This is how to obfuscate your monster, he was a welcome change of scenery
Sometimes, this weakness is either mitigated or actually plays into the dev’s aims. In the hospital sequence, a horrid humanoid figure scurries across the ground behind you, its awkward movements and jerky limbs making it seem more like a Silent Hill nurse than the standard “spooky dead girl” I had grown accustomed to. That got me. I felt adrenaline pumping through my veins for minutes afterward, and I was on edge for the rest of that level.
If Infliction had adjusted for this graphical limitation and cast darker shadows or spawned more blurred enemies, then I might have no complaints in this department. Sadly, the harsh white light of the main house often shows our pursuer in all her glory, and she simply has too few polygons for me to be truly frightened by her.
Sorry foot fetishists, this one’s polycount is a bit low.
Most of this can be glossed over with immersive sound design; I don’t care how dumb the grunts in Amnesia look up close, as soon as I hear this I’m running. Sadly, Infliction drops the ball here too. The environmental noises are adequate to good: light switches sound the way they should, and the swelling ambient noise raises the tension when needed. However, the main enemy utters a comical scream when she descends upon you, and you’re more likely to be worried for your eardrums than for your impending doom.
Again, this spoils moments that were otherwise unsettling. There’s a scene where the ghost stares out at you from behind a missing wall panel. The player waits, hoping it’s a passive spook, but then she rips the paneling out until she crawls through the hole and onto the ceiling, getting right into your face and then… that pitiful scream. I just couldn’t take it seriously.
Finally, the lore, plot, and writing is this game does next to nothing to reinforce the flagging gameplay. At first, I thought this game was created by a foreign team, as there were tons of awkward sentences and strange diction that hinted at localization. However, Caustic Reality hails from Sydney in Australia, so maybe it’s just the way they speak down under. Couple the offbeat sentence structure with the somewhat aimless voice acting, and I often had to pause to try to parse out the actual meaning of what was just said.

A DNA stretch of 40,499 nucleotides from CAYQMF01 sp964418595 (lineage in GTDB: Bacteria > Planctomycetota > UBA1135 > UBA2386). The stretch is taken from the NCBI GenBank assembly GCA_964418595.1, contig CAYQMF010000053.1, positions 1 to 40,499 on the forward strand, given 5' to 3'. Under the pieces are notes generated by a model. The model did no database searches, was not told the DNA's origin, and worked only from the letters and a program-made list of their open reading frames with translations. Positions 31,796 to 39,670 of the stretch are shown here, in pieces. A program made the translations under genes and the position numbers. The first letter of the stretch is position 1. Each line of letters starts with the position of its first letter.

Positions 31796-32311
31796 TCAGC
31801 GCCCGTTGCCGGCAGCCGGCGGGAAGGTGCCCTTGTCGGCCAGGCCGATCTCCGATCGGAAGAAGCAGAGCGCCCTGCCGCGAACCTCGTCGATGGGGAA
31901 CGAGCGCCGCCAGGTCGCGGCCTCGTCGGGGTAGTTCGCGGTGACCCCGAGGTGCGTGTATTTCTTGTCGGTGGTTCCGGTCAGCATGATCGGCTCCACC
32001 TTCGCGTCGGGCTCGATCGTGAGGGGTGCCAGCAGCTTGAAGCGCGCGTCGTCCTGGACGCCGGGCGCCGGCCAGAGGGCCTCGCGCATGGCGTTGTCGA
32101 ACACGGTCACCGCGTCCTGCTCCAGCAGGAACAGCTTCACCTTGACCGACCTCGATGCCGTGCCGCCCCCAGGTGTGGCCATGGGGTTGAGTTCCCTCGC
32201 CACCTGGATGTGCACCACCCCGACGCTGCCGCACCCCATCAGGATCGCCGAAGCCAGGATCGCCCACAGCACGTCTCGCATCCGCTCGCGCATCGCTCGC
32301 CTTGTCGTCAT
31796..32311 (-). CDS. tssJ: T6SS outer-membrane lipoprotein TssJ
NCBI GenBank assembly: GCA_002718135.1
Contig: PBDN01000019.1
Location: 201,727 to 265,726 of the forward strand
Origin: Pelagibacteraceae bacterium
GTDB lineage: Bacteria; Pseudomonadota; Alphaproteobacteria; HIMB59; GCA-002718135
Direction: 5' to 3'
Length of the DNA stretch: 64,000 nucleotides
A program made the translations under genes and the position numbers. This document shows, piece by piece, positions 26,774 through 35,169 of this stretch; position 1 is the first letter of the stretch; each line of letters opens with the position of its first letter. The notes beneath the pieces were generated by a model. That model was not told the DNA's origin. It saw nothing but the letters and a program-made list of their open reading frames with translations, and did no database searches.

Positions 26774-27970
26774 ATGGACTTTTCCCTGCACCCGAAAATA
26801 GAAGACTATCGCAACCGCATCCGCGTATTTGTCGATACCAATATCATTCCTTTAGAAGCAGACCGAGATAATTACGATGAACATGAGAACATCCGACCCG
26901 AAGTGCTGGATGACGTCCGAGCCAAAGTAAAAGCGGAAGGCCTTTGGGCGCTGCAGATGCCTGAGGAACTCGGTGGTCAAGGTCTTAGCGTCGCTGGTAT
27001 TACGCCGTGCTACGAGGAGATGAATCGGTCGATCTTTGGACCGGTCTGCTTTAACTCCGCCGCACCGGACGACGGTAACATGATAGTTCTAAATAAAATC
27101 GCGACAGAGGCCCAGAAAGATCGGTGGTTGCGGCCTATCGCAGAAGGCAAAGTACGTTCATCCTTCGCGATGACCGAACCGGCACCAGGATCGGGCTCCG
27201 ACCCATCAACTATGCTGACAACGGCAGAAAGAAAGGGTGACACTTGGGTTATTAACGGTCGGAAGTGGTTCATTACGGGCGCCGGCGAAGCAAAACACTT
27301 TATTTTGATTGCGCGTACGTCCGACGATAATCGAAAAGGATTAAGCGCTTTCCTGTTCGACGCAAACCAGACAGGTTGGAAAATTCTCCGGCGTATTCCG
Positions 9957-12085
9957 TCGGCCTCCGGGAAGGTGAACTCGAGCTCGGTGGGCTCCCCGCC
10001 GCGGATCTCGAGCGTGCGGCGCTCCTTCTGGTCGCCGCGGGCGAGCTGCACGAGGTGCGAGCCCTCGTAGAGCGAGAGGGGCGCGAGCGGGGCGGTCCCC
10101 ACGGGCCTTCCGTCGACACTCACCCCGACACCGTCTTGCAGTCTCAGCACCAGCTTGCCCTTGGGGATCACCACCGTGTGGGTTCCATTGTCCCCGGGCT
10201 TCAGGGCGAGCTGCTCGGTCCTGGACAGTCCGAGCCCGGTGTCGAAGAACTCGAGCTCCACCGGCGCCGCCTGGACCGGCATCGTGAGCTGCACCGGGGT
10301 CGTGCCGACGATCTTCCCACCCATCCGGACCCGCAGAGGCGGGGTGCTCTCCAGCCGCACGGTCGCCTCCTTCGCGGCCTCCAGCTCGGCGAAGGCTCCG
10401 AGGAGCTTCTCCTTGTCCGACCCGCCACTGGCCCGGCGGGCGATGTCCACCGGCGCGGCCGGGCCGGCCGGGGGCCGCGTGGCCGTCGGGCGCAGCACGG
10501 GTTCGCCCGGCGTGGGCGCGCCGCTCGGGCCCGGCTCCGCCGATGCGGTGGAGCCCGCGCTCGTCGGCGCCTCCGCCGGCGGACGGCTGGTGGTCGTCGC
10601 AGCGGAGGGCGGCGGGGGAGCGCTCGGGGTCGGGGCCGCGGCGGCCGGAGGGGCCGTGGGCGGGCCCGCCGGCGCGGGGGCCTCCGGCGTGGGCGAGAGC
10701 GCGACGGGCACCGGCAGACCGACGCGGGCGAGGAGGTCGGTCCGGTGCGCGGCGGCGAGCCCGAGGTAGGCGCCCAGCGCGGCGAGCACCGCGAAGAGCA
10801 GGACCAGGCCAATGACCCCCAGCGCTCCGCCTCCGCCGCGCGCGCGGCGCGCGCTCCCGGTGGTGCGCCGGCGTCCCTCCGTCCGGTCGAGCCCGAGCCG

“… the monster living inside Gary. The beatings are getting worse…” Hit me over the head with it why dontcha?
I won’t delve into major spoilers, as I think Infliction is still worth playing and exploring if it’s up your alley, but suffice it to say that the narrative is fairly predictable. As soon as you spot the empty booze bottles and –ahem- ritual book, the puzzle is pretty much complete. I love spiritual and demonic elements in games. There’s nothing inherently wrong with these choices, but when dealing with fairly well-explored genres, you need to bring something new to the table to keep players engaged.
For instance, I adored the pixel horror game Faith even though it covered extremely familiar ground, as anyone who’s watched The Exorcist would tell you. Faith managed to play with my expectations thanks to its zero budget aesthetic and computer-crunched voice modulation, and I was engaged despite the familiar story arc, whereas Infliction plays it safe on most accounts.
Infliction: Extended Cut: Good For A Couple Scares, But Not Much More
Before closing out the review, I’d like to mention that Caustic Reality is a one-man show, and Infliction represents a significant achievement. It’s no easy feat to create even something as simple as Faith all by your lonesome, and I have no doubts that this was a monumental effort by the developer Clinton McCleary. My main gripes with Infliction stem from missed potential, something easily remedied with further refinement, manpower, and experience.
When it comes down to it, Infliction is truly a mixed bag. On one hand, the game is undeniably scary, and will certainly delight those crowded around the TV on scary-games-night (other people do that, right?). It has moments of genuinely disturbing imagery, and the unwinding of its mystery is leagues beyond the low-effort “narratives” presented by most jump-scare games these days.
Juxtaposed with this, you’ll find silly animations, unconvincing voice acting, and one of the most tried and true horror plots of all time. So, if you’re looking for psychological horror that draws you in deep and rattles you to your core, look elsewhere. If you just want to be spooked and enjoy a bit of indulgent B-horror, then Infliction is your game.
Infliction: Extended Cut can be bought digitally on the PlayStation or XBox stores and is due to release on Nintendo Switch in the future. The non-extended cut version without the additional endings, New Game Plus mode and increased difficulty is available on Steam (PC).
Many thanks to Caustic Reality for the review copy.
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Content Writer, Amateur Poet, and Occasional Dungeon Master. I’ve published in literary journals and gaming sites, and suffer from an excess of interests.
No longer a member of the NookGaming team due to other commitments, but find more writing from him on Medium.